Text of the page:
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Folies State Department, 3/25/13

Posted by Charles II on March 25, 2013

For full context on this story, see Dan Beeton at Upside Down World. But for now, simply marvel at the State Department’s response to a question about Juan Carlos “El Tigre” Bonilla, a fugitive in 2003, now Honduras’s head of the National Police.


Patrick Ventrell
Acting Deputy Spokesperson [State Department]
Daily Press Briefing
Washington, DC
March 25, 2013

QUESTION: Okay. And I have a question about Honduras, if I may.


QUESTION: If you were about to close the book, I’ll stop you right there.


QUESTION: We had a story about the U.S. support for Honduran police —


QUESTION: — which you’d long said had nothing to do with the police chief Bonilla, and we’re saying that every single one of the units you claim was vetted reports directly to Bonilla. How do you square that with what you told Congress and what you’ve said publicly about this?

MR. VENTRELL: Just to say, first of all, Brad, that we remain concerned about high levels of impunity and corruption in Honduras, and we’re working in partnership with the Honduran Government and civil society to address these challenges, advance citizen security, build capacity within the rule of law and judicial institutions, and protect the human rights of all Hondurans.

I can tell you right now that there is a review process undergoing. It’s standard practice for the U.S. Government to form working groups and review and evaluate institutions that receive U.S. assistance. So we review all relevant information that may affect assistance the United States can provide to Honduras, including under the provisions of the Leahy Law. So I can’t comment on the internal deliberations, but we remain in close communication with the U.S. Congress, in compliance with the legal requirements of the Leahy Law.

QUESTION: How did you vet these people if – I mean, they are police units under the police chief, and you say they have no – nothing to do with the police chief.

MR. VENTRELL: I mean, again, I can’t get into the actual vetting procedures other than to say we absolutely comply with congressional mandates and congressional requirements.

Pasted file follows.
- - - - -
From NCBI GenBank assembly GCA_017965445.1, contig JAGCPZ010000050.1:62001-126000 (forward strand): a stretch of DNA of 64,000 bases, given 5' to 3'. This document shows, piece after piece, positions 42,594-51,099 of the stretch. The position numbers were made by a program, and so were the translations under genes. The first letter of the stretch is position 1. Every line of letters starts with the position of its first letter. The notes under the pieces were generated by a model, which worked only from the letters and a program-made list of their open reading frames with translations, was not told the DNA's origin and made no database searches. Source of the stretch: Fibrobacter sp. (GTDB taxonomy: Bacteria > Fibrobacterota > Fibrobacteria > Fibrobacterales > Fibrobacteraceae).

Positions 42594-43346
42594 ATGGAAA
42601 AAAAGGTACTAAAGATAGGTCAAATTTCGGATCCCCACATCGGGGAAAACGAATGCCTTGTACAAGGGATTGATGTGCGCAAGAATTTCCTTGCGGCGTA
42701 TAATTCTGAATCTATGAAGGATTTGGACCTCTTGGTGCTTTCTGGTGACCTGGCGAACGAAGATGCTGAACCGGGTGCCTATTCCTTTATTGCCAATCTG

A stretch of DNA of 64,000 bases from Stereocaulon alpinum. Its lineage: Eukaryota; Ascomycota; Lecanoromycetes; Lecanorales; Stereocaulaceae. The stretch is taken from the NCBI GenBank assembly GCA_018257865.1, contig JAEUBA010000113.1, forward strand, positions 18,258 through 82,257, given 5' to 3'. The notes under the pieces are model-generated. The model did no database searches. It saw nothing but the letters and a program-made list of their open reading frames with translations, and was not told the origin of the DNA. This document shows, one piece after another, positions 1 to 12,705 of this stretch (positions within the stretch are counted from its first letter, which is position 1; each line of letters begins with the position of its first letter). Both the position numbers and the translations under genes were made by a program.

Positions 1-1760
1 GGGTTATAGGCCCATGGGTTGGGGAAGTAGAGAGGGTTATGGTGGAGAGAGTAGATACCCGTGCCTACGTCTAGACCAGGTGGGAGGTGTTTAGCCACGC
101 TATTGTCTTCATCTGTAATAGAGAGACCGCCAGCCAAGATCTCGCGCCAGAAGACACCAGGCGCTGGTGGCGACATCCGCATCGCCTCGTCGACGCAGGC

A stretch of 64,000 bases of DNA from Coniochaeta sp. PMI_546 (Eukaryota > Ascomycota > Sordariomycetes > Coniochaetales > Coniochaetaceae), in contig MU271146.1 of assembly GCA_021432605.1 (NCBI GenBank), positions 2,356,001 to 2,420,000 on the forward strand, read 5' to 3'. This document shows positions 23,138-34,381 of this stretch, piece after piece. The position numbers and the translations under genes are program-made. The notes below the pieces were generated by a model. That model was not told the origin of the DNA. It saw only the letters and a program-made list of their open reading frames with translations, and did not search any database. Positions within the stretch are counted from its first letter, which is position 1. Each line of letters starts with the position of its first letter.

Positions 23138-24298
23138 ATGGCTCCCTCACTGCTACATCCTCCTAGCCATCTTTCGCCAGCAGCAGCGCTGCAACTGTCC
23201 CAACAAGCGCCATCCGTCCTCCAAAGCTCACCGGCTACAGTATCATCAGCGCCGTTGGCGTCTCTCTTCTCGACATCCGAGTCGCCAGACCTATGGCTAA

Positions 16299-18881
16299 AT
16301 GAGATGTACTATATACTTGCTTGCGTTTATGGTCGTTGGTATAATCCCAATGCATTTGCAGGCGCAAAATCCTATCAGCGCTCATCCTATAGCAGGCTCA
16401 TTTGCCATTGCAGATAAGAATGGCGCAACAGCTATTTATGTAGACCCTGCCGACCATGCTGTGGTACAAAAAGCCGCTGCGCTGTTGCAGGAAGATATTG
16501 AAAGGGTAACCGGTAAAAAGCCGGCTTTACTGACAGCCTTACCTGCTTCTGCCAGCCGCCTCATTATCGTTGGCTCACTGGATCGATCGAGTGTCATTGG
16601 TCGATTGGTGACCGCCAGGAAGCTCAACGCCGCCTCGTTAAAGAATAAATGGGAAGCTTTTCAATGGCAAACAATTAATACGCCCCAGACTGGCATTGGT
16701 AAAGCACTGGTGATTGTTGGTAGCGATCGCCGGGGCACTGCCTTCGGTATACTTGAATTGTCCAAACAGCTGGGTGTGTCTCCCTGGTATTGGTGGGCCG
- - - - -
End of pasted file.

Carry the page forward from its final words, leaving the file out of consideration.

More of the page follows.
QUESTION: Are you urging the Honduran Government to relieve Mr. Bonilla of his duties, since you’ve essentially raised the allegations of extrajudicial killings and various human rights violations by him and his alleged death squads?

MR. VENTRELL: I’m not aware that we’ve taken a position before this review is finished, so I think we’re going to conduct a thorough review and then take a look and be back in communication not only with Honduras but with the U.S. Congress.

QUESTION: You specifically said that you’re withholding money from anything that he touches.

MR. VENTRELL: Right, but —

QUESTION: So I would wonder why you would not urge that he then be removed if he’s an obstacle of your cooperation.

MR. VENTRELL: We’ve got to get to the bottom of this through our review before we make any decisions.

QUESTION: Do you know how much – I can’t seem to find anywhere that says how much money you guys are actually providing the Honduran security sector. According to, I think, like, the State Department/USAID website it was zero, which can’t be correct since —

MR. VENTRELL: Yeah, we have large security cooperation with a number of Central American partners.

QUESTION: Could you get back to me with how much you provide?

MR. VENTRELL: I will endeavor this afternoon to get you —

QUESTION: I imagine it’s more than zero.

MR. VENTRELL: I will endeavor to get you an expert this afternoon.

QUESTION: Thank you.

Your tax dollars at work.


2 Responses to “Folies State Department, 3/25/13”

  1. Because they can’t admit that they jump Lanny Davis snaps his fingers.

    • Charles II said

      At this point Honduras has got to be a pretty serious embarrassment. They do a coup to stabilize the country and end up with a narcostate which, worse, is becoming more and more financially dependent on US aid. It’s the story of Brer Rabbit and the Tar Baby: the more you try to involve yourself in the affairs of a country, the more tangled up you get.

      Ventrell can’t even give a straight answer as to whether the US is supporting death squads or not.

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